Sunday, 3 June 2012

River of Smoke

I have just finished reading River of Smoke by contemporary Bengali Indian writer Amitav Ghosh which I highly recommend.

River of Smoke (2011) is actually the second book in the Ibis trilogy, the first being Sea of Poppies (2008), which was short-listed for the Man Booker prize. I don’t think it matters if you have not read the first book. I haven’t, but will do so now. The third book of the trilogy is yet to be written and will be eagerly awaited.

This is historical fiction, with most of the action being set in 19th century Canton in the years of the 1830’s prior to the first Opium War. The main character is Bahram Modi, a Parsi opium trader from Bombay. There's a "cast of thousand" other characters too, all involved in some way with trade and China.

Three boats feature in the action – the Ibis, the Anahita and the Redruth. The first two are involved in the opium trade and the Redruth is involved in plant collecting and trading.

The novel includes some historical characters such as the famous Hong Kong traders, William Jardine and James Matheson, who were involved in the opium trade and others like George Chinnery, the English painter whose colonial subjects included many from India and China.

Ghosh's descriptions of  life in Fanqui town Canton, where the traders operate, seems quite authentic. Apparently by the end of the 19th Century one third of the population of China were smoking opium.... incredible. And some of the major trading houses had build their wealth on this trade. A bit like the slave trade. Ghosh's novel is not at all didactic, but shows you the complexity of the trade and the myriad of players involved at all levels and across many countries.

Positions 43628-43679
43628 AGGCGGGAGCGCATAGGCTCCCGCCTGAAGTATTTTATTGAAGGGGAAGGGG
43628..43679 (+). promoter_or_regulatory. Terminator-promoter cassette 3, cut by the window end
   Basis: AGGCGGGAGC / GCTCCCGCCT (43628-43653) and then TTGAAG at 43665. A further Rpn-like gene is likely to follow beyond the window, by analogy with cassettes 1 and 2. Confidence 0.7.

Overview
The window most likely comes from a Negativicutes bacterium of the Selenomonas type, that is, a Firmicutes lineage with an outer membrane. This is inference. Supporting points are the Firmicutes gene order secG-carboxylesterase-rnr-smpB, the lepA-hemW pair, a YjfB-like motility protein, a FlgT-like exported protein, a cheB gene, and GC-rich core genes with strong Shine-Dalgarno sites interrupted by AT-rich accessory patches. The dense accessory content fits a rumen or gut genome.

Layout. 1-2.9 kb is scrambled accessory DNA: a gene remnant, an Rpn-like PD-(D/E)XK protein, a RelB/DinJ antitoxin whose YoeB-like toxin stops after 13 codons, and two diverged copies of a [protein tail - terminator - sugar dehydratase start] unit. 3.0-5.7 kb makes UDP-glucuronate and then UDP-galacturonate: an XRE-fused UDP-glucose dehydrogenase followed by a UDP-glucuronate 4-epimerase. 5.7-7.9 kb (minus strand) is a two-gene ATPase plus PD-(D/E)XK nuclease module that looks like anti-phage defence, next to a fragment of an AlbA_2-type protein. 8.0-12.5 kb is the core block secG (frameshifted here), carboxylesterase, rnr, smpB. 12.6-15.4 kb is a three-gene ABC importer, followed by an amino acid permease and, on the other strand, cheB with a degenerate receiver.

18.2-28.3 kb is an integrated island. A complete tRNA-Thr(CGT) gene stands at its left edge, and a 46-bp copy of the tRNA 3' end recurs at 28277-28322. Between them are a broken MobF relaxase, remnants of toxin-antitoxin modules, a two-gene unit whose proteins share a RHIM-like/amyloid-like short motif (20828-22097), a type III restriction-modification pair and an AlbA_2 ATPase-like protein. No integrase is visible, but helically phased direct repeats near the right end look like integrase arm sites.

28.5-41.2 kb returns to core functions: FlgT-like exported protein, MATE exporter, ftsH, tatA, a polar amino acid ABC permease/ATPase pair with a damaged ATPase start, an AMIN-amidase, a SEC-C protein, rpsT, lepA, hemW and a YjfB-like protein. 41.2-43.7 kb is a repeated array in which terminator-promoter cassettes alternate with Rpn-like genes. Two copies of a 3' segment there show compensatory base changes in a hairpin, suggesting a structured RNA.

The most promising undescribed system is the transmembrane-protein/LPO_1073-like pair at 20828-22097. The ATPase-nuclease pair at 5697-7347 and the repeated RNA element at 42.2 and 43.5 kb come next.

There is more about the book in this review in The Guardian :

"Amitav Ghosh's two latest novels carry us deep inside the opium trade in the 1830s. River of Smoke is the second volume of a proposed trilogy. The first, Sea of Poppies, published in 2008, took us along the Ganges and to Calcutta, where the poppies are grown and the opium processed. River of Smoke follows the story through to Canton in China, where the opium is sold. The Chinese authorities are trying to prevent illegal imports of the drug, which has inflicted a plague of addiction on the Chinese population while making empire-sized fortunes for the irrepressibly shameless traders, mostly British."

See some more reviews of River of Smoke here

More about Ghosh’s other novels and work are to be found under his entry in Wikipedia 

I have just started reading Ghosh's very first novel Circle of Reason, written in 1986. I'll hopefully post a short summary/review of that later this month :0

No comments: